to brown bag – to prepare one’s lunch at home and take it to work or school, typically wrapped in a brown paper bag

* When Marshall realized that he spent about $10 to $15 each day eating at restaurants, he decided to start brown bagging to save money.

premade – prepared previously; already made when one purchased it

* Did you make the pie crust yourself, or did you buy a premade crust?

instant – prepared almost immediately, with very little time

* This instant oatmeal can be prepared in just a few seconds by stirring it into hot water, but it doesn’t taste as good as oatmeal cooked on a cooktop.

to munch on – to snack; to eat a small amount of something, but not as part of a full meal

* When Jenna decided to lose weight, she started munching on apple slices and carrot sticks instead of cookies and candy bars.

to forgo – to decide not to have or do something that one would normally have or do

* We don’t have much money in our savings account, so maybe we should forgo buying a new car this year.

altogether – completely; entirely

* Is it better to keep buying replacement parts, or just get rid of the old machine altogether and buy a new one?

on the run – while doing many things and going to many places; while extremely busy

* Today, I’ll be on the run from morning to night and won’t have time to answer any emails until tomorrow.

stash – a collection of something that is stored for future use, especially where others will not see it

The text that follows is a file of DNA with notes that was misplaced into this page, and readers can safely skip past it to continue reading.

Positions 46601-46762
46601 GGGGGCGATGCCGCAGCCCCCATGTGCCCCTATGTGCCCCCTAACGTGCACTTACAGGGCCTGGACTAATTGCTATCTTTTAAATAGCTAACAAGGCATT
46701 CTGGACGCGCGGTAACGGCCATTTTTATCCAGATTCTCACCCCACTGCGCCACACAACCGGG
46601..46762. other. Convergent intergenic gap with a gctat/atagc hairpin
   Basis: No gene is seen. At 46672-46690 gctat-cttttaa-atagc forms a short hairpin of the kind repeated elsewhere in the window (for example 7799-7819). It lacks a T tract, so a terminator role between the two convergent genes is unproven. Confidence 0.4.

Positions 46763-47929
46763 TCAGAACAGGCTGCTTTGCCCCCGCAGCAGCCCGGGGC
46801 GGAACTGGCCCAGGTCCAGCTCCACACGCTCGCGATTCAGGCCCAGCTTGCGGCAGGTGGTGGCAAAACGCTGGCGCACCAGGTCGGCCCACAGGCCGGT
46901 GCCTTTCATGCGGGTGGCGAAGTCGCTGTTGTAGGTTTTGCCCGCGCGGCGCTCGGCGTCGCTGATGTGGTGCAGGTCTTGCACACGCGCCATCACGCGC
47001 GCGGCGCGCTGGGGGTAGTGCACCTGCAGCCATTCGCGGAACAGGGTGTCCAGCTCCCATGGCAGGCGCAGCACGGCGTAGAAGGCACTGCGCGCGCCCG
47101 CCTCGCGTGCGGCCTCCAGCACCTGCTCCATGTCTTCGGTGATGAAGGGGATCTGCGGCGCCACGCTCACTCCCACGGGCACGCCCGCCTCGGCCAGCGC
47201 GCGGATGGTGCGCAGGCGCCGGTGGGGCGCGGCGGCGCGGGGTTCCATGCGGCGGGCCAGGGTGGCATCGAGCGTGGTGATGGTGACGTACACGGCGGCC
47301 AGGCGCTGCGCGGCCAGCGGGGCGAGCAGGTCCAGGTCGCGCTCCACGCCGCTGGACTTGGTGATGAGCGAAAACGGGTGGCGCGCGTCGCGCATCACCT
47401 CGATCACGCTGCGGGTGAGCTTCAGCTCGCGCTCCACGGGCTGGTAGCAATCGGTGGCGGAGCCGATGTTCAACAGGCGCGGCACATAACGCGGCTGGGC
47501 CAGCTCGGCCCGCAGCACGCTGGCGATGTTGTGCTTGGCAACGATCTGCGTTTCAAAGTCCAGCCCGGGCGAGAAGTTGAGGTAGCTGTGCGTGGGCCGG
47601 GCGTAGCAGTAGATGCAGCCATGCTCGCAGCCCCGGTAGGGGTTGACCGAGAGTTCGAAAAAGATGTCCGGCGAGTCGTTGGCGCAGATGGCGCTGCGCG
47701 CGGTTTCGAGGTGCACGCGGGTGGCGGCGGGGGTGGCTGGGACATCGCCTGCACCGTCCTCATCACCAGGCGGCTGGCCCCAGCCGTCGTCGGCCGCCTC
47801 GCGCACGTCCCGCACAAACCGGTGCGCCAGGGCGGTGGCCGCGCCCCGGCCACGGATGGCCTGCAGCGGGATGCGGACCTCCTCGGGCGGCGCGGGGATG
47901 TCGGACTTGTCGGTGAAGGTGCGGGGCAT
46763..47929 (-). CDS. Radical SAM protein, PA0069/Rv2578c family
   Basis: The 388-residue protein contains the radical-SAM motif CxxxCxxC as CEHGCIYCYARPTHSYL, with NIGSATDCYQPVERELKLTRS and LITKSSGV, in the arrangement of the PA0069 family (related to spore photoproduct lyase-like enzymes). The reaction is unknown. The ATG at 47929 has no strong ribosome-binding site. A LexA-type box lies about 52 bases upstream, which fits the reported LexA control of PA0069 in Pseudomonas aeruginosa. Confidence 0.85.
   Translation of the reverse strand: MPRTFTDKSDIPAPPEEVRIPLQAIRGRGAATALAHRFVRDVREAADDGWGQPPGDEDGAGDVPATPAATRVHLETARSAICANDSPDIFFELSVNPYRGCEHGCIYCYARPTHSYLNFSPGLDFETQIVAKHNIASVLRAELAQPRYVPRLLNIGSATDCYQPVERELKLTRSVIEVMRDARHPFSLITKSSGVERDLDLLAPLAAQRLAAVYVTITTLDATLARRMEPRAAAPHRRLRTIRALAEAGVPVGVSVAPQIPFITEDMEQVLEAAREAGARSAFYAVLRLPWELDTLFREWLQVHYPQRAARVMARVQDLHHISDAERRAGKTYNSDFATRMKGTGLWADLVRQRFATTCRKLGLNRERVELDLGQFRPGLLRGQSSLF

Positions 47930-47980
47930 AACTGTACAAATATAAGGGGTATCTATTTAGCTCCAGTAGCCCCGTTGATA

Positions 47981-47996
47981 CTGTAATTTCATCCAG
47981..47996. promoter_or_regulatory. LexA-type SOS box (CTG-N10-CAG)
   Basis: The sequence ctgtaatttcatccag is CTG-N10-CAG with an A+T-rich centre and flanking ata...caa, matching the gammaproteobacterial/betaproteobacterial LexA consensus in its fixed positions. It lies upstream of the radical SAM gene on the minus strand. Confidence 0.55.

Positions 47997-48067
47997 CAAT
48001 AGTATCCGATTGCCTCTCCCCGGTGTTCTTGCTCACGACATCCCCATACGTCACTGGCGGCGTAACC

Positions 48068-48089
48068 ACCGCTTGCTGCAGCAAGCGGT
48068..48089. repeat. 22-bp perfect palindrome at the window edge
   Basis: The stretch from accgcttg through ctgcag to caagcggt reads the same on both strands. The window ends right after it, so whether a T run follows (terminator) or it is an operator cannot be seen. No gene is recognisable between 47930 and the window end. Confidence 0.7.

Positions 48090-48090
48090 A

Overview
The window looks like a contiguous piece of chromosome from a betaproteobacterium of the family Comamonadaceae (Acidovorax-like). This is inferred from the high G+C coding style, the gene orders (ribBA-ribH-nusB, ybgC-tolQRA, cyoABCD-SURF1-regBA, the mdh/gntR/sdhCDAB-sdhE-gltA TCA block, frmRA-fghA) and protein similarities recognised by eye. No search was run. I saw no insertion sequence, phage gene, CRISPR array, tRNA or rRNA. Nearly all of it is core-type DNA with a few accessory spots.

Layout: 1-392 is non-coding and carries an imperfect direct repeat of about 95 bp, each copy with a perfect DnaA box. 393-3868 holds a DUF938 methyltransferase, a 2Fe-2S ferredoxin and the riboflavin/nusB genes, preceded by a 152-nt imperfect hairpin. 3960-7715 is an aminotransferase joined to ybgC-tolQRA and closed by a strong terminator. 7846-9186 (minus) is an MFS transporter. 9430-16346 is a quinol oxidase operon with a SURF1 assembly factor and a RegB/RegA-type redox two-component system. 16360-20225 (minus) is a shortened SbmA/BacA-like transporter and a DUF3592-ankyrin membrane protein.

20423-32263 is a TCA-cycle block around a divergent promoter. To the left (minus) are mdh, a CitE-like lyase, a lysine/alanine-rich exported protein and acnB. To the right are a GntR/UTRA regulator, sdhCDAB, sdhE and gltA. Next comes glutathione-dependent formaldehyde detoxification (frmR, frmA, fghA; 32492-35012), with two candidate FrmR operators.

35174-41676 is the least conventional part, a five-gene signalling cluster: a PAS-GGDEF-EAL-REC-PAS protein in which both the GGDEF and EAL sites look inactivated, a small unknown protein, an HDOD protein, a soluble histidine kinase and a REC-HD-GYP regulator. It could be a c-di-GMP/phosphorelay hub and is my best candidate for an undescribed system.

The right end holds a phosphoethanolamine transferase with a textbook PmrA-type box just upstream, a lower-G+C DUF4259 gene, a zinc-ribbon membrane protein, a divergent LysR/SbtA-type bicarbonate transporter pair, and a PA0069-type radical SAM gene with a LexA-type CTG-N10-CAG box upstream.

* Where do you keep your stash of cigarettes?

fast food – unhealthy food that is prepared very quickly, often within minutes, and sold as a meal in restaurants, especially with drive-thru windows

* Most teenagers prefer fast food, such as pizza and hamburgers, to food served in the lunchrooms in schools.

haute cuisine – high quality, French-style food

* Can you recommend a good restaurant downtown that serves haute cuisine?

Comprehension Questions
1. What happens when Leticia forgoes lunch altogether?
a) She forgets to eat lunch until it is too late.
b) She does not have lunch on those days.
c) She buys an inexpensive lunch in the cafeteria.

2. What does Leticia mean when she says, “it keeps me going when I’m on the run”?
a) It gives her energy to finish her busy day.
b) It gives her enough calories for her workouts.
c) It keeps her within her monthly food budget.

Answers at bottom.

What Else Does It Mean?
filling

The word “filling,” in this podcast, means making one feel pleasantly full and satisfied, no longer wanting to eat more: “That meal was so filling that I no longer want dessert.” Or, “High-fiber cereal and fruit is more filling than a piece of white bread.” As a noun, “filling” is something that is placed inside another type of food, especially within a bread-like product: “These dumpling have a pork-and-cabbage filling.” Or, “Which donuts have a jelly filling”? When talking about dental or teeth and mouth care, a “filling” is a small amount of metal put into a small hole in a tooth left by decay: “The dentist said that Ramona would need two fillings.” Finally, the “filling” of a pillow refers to the material that the pillow is stuffed with: “How can I wash these cushions? They have a feather filling.”